David Ortiz’s incredible bat and leadership are powering the Boston Red Sox
Call it a coincidence or call it a well-received wakeup call. The fact of the matter is the Boston Red Sox have not trailed in the World Series since David Ortiz gathered his teammates together in the dugout during Game 4.
It was the 5th inning with the score tied 1-1. Boston was trailing 2-1 in the series, and a loss would have put the Red Sox in the dreaded 3-1 hole that is nearly impossible to crawl out of. Had that happened, they would haven been in legitimate danger of not returning home for another game at Fenway Park in 2013. Instead, Jonny Gomes blasted a three-run homer in the next inning to put the Sox on top 4-1. They have not looked back since.
Ortiz is carrying the Red Sox, both physically and emotionally. After going 3-for-4 with another RBI in Monday night’s Game 5 victory, Big Papi is now 11-for-15 in the World Series. That’s a .733 batting average. He has also walked four times, which means he has reached base in 15 of 20 plate appearances — a .750 on-base percentage. Ortiz’s teammates and coaches would tell you his Game 4 speech was just as important as his ridiculously hot bat.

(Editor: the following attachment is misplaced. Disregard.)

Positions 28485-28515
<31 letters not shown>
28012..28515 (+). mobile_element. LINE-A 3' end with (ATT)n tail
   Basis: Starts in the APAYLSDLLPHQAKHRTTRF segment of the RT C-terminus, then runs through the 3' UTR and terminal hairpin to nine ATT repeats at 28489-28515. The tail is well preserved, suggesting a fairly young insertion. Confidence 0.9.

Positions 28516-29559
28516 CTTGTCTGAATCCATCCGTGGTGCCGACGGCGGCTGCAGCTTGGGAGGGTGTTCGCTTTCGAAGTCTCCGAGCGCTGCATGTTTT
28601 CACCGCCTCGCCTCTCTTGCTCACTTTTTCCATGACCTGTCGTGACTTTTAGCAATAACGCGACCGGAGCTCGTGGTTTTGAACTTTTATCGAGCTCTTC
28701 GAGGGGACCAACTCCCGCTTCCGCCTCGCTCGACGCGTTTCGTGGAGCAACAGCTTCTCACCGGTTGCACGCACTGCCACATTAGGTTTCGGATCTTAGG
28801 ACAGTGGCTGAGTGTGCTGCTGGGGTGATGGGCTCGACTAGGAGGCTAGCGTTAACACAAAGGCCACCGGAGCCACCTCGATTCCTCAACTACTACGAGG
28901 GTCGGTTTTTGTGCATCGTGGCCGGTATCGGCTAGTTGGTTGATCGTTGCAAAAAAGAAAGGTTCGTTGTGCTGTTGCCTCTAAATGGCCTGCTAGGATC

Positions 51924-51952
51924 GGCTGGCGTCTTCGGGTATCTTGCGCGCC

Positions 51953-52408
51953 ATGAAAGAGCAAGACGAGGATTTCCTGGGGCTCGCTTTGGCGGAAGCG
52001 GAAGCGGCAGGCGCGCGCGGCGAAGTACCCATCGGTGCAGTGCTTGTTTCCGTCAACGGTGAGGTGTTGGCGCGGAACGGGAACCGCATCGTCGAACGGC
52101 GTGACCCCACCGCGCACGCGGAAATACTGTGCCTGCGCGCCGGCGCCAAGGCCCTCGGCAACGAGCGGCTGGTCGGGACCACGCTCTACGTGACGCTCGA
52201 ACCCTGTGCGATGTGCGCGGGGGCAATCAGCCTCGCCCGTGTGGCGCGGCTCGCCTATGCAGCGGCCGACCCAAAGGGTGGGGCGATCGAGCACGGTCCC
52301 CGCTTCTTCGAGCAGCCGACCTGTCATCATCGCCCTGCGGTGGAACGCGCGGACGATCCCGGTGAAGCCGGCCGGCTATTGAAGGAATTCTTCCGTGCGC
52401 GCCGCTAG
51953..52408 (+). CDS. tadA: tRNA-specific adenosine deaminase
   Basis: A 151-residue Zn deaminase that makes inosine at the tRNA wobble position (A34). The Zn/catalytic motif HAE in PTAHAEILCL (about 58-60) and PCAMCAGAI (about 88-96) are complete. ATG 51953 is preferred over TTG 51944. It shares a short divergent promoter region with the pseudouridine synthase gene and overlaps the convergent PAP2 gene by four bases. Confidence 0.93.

“If this guy wants to rally us together for a pep talk, it was like 24 kindergartners looking up at their teacher,” Gomes said, via Tim Britton of the Providence Journal. “He got everyone’s attention, and we looked him right in the eyes.
Papi’s message was simple: a World Series appearance doesn’t come along all that often. For some guys, it never comes. Ortiz urged his teammates to relax and enjoy the ride.
“He was just talking about relaxing. You don’t always ever have an opportunity to get into a World Series,” third base coach Brian Butterfield said. “There’s a lot of people that don’t get into it. Cherish the moment. Relax. He said, ‘We belong here. We’re an outstanding team.’ He was basically telling his teammates they’re outstanding players and to relax and let it all hang out. It was really nice and really cool, especially coming from him.”
Outfielder Daniel Nava said that Ortiz was bigger than the team at that moment, but he meant it in a good way.
“We weren’t the Red Sox,” Nava said. “We were the Boston Ortizes.”
Ortiz has been on this stage twice, and both times his team has shined. They have a chance to do it again with a 3-2 lead heading back to Boston on Wednesday night. Lackey is the guy the Red Sox want on the mound, but things could get hairy if he is bested by youngster Michael Wacha and John Farrell is forced to give the ball to Jake Peavy to start Game 7.
“I don’t have another 10 years on me,” Ortiz explained. “I don’t know when I’m going to be back in the World Series. I have to give everything I have right now.”
Does Big Papi have one more clutch hit left in him? It would be unwise to doubt him.